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Author Topic: The good morning, good night thread  (Read 588803 times)
delboy
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« Reply #1515 on: February 11, 2010, 08:50:45 AM »

Congrats, Geoff!  cheers

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« Reply #1516 on: February 11, 2010, 10:58:29 AM »

*puts fingertips to forehead* I'm seeing... yes, it's getting stronger... I'm seeing more babysitting in your future!   cool

Congratulations!   dance
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« Reply #1517 on: February 11, 2010, 01:58:28 PM »

Congrats, Geoff - that potential fan base of yours is getting bigger by the day, without a doubt afro
« Last Edit: February 11, 2010, 01:58:44 PM by Ed » Logged

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« Reply #1518 on: February 13, 2010, 06:33:08 PM »

Had a night off from the kids tonight. Missus bought the Valentines meal deal from Marks and Sparks, which we ate and then went to the cinema. Watched Sherlock Holmes, which I found pretty dull, despite the many action sequences. It was about an hour too long, IMO. Bit of a steampunk at the end, which I didn't think suited the subject. Likewise, I didn't think Robert Downy Junior was any good in the role of Holmes, and neither was Jude Law a good Watson. Dunno if that's just because I was brought up on Basil Rathbone's Sherlock and Nigel Bruce's Doctor Watson. The modern version I thought was trying too hard to turn Holmes into a comic book superhero. I think they gaged it wrong.
« Last Edit: February 13, 2010, 06:33:44 PM by Ed » Logged

Planning is an unnatural process - it is much more fun to do something.  The nicest thing about not planning is that failure comes as a complete surprise, rather than being preceded by a period of worry and depression. [Sir John Harvey-Jones]
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« Reply #1519 on: February 14, 2010, 04:03:17 AM »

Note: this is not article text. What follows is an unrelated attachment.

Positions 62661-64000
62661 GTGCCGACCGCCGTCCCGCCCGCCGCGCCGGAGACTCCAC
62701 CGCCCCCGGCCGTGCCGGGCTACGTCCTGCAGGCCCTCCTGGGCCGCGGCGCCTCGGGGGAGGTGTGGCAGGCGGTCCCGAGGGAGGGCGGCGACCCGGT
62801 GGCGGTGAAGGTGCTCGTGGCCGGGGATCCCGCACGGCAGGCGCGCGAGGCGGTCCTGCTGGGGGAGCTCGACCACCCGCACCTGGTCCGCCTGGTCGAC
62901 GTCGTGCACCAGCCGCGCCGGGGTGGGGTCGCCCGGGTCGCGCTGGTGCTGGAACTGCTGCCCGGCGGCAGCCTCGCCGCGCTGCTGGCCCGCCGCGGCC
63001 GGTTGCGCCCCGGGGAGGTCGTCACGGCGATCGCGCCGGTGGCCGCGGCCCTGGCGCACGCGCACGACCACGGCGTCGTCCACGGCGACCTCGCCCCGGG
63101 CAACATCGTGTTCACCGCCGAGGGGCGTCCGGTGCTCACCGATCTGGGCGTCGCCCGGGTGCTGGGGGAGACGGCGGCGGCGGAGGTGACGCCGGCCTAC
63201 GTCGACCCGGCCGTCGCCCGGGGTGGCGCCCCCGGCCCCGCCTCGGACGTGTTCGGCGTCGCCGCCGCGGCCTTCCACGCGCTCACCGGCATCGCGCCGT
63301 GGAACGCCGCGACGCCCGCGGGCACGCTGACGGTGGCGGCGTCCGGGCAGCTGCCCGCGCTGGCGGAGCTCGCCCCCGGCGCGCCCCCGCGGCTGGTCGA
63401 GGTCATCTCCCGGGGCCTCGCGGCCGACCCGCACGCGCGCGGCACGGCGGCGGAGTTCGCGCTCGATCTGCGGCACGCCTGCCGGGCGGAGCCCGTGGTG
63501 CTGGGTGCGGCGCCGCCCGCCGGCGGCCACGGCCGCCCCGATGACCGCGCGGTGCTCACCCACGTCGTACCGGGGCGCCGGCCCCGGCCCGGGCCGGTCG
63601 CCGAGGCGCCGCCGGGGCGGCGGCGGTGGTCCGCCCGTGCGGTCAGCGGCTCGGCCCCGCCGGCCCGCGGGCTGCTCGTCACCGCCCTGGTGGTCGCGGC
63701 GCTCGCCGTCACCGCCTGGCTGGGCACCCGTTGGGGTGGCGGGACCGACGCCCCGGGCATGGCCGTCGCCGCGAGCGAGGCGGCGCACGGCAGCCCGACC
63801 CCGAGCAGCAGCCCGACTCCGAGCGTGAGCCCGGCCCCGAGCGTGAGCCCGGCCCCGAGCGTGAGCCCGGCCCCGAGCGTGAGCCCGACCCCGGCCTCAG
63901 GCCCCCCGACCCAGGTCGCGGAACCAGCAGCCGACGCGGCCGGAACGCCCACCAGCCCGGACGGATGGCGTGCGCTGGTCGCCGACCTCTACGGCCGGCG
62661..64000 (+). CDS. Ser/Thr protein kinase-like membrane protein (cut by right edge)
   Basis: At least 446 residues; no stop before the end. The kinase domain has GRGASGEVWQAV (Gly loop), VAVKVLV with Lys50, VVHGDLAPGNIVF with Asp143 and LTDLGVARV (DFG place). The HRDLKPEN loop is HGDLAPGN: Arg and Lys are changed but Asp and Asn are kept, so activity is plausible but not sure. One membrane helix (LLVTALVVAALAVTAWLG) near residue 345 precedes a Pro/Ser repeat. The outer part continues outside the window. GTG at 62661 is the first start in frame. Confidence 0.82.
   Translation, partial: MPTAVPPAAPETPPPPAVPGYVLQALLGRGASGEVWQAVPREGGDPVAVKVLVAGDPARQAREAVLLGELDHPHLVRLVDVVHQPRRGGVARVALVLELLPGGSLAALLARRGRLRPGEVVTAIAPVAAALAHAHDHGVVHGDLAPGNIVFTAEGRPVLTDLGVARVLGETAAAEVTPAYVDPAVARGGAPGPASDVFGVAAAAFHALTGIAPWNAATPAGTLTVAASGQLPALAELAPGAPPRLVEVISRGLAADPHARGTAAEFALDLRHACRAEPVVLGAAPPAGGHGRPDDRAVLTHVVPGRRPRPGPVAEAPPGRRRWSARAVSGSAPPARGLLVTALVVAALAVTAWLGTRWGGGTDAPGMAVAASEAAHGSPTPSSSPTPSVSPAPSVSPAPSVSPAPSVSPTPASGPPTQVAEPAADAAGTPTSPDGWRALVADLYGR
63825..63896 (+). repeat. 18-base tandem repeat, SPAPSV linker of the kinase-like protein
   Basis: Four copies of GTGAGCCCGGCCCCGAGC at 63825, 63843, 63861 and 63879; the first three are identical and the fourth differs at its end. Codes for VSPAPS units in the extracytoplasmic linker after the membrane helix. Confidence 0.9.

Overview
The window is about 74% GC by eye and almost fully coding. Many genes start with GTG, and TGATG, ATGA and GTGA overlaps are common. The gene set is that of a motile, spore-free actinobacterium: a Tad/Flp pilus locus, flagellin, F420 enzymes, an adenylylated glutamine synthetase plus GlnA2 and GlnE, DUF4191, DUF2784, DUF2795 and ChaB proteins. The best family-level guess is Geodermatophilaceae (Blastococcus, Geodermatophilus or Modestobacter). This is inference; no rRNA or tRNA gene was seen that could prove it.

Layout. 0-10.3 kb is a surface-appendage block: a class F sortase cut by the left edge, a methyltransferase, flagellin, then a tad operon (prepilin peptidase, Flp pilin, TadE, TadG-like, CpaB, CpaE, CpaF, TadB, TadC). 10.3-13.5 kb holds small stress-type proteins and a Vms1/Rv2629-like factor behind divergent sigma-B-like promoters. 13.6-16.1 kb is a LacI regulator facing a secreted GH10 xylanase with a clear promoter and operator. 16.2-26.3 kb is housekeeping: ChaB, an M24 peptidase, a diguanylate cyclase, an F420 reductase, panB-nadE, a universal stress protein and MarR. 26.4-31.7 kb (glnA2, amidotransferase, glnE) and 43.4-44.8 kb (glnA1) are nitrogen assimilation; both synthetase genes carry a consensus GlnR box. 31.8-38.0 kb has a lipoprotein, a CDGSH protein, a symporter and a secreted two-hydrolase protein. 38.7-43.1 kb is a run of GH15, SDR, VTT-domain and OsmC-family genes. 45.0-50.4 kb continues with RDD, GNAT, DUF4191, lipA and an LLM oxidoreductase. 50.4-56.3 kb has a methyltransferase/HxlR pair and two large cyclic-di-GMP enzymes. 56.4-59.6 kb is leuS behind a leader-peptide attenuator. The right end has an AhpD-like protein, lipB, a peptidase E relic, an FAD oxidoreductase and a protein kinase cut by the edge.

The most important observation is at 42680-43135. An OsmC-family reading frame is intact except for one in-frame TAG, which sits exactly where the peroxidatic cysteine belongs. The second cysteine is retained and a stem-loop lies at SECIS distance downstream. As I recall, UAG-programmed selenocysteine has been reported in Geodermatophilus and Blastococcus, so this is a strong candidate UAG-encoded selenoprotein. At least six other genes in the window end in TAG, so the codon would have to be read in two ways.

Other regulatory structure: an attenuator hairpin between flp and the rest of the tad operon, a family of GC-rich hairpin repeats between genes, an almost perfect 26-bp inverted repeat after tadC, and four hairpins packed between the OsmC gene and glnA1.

Congrats, Geoff!
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« Reply #1520 on: February 15, 2010, 07:06:01 AM »

Well, a busy weekend for me - girlfriend came to visit (I only get to see her once a month) and I'm now a godparent!  Watched Avatar (I think it's peculiar that in 150 years we'll have mech suits yet not have the common sense to build guns into the suit haha) and enjoyed it (though the 3-D  made me feel a little queasy for the first ten minutes).  Also somehow found time to rework my crit story (which I've posted in week 3) and later today I'm off to chat to my friend's boss about the possibilty of doing some youth work.  Phew!
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« Reply #1521 on: February 16, 2010, 05:40:48 AM »

Woo!  There's a very strong possibility I'll be working with kids in care to teach them how to make films, and there's a very good chance I've just bagged a 'serialization' gig!  Finally!  Everything's coming up Goodchild! 
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« Reply #1522 on: February 16, 2010, 05:44:00 AM »

Great stuff, Rev! Hope it all works out for you.
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« Reply #1523 on: February 16, 2010, 05:45:33 AM »

Had another puncture yesterday. I reckon the last six times I've cycled to work I've had three punctures. These are always the same, too, a tiny sliver of glass or metal or a thorn that isn't noticable at the time, but means the tyre goes down during the course of the day. I think it's time to invest in some top quality puncture proof tyres and new tubes.

Anyway, I had to walk home - it's a pleasant enough stroll, about four miles along the canal towpath, although it was getting dark. The canal used to be flanked by Victorian warehouses, long disused railway tracks, old wharves, forests and fields. Bit by bit it's all turning into shops, cinemas, and housing estates, but there are still long sections of woodland and wilderness. The walk gave me plenty of thinking time about the novel. I had a couple of good insights. Perhaps I should do it more often!

Derek
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« Reply #1524 on: February 16, 2010, 05:46:21 AM »

Excellent news, Rev! Hope the trajectory stays upwards!

Derek
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« Reply #1525 on: February 16, 2010, 02:58:13 PM »